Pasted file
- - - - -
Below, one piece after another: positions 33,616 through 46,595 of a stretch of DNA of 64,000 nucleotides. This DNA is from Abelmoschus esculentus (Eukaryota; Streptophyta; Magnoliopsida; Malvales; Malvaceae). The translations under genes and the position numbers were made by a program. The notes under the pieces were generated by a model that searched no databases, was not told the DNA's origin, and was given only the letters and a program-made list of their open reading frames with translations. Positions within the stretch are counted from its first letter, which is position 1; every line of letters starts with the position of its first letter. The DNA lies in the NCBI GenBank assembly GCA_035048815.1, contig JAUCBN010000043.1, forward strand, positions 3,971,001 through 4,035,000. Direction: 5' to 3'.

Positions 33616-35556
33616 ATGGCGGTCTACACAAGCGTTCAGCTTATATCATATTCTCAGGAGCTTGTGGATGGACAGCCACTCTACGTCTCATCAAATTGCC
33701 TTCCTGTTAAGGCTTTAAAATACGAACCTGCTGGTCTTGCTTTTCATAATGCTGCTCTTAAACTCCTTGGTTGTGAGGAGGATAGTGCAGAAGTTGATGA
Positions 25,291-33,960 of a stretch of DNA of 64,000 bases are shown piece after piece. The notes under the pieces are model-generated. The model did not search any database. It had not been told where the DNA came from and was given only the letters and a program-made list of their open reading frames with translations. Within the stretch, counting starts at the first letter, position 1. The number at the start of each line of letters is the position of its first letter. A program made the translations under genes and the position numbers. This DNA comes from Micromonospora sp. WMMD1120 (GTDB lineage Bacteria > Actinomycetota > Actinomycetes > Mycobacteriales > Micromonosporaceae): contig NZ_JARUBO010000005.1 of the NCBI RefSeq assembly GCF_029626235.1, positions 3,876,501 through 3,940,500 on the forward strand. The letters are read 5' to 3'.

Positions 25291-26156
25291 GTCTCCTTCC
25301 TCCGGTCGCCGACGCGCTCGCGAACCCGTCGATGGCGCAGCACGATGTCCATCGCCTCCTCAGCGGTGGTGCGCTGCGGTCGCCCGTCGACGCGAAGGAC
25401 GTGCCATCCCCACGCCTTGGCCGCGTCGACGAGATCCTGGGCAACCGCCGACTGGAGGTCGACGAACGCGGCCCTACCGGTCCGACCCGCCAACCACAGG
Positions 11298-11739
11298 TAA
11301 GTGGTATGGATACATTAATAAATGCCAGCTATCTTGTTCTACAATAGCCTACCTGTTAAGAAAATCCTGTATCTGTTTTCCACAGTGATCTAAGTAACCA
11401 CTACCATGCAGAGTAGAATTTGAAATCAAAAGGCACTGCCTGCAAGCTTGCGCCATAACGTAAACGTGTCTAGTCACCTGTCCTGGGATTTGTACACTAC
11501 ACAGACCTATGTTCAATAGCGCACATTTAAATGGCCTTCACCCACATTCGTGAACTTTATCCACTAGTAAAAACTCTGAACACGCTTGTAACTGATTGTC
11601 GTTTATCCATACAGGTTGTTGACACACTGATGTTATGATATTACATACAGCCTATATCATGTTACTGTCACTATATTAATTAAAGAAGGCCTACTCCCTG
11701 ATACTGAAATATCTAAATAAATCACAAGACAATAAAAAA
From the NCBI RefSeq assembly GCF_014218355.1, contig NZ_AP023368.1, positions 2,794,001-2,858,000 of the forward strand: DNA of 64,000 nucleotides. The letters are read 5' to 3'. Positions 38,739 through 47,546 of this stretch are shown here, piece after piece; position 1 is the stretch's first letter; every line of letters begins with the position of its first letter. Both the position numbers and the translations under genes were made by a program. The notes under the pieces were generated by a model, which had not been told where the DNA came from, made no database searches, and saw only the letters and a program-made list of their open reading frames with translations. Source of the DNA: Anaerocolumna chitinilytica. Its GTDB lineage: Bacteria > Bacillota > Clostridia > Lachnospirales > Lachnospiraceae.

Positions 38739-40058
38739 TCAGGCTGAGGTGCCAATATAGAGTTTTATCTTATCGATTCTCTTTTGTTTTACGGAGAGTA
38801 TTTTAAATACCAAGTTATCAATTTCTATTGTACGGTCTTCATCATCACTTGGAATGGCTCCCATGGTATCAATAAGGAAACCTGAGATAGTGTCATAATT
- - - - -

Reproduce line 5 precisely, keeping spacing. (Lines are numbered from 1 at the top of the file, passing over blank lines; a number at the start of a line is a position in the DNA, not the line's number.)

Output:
Positions 25,291-33,960 of a stretch of DNA of 64,000 bases are shown piece after piece. The notes under the pieces are model-generated. The model did not search any database. It had not been told where the DNA came from and was given only the letters and a program-made list of their open reading frames with translations. Within the stretch, counting starts at the first letter, position 1. The number at the start of each line of letters is the position of its first letter. A program made the translations under genes and the position numbers. This DNA comes from Micromonospora sp. WMMD1120 (GTDB lineage Bacteria > Actinomycetota > Actinomycetes > Mycobacteriales > Micromonosporaceae): contig NZ_JARUBO010000005.1 of the NCBI RefSeq assembly GCF_029626235.1, positions 3,876,501 through 3,940,500 on the forward strand. The letters are read 5' to 3'.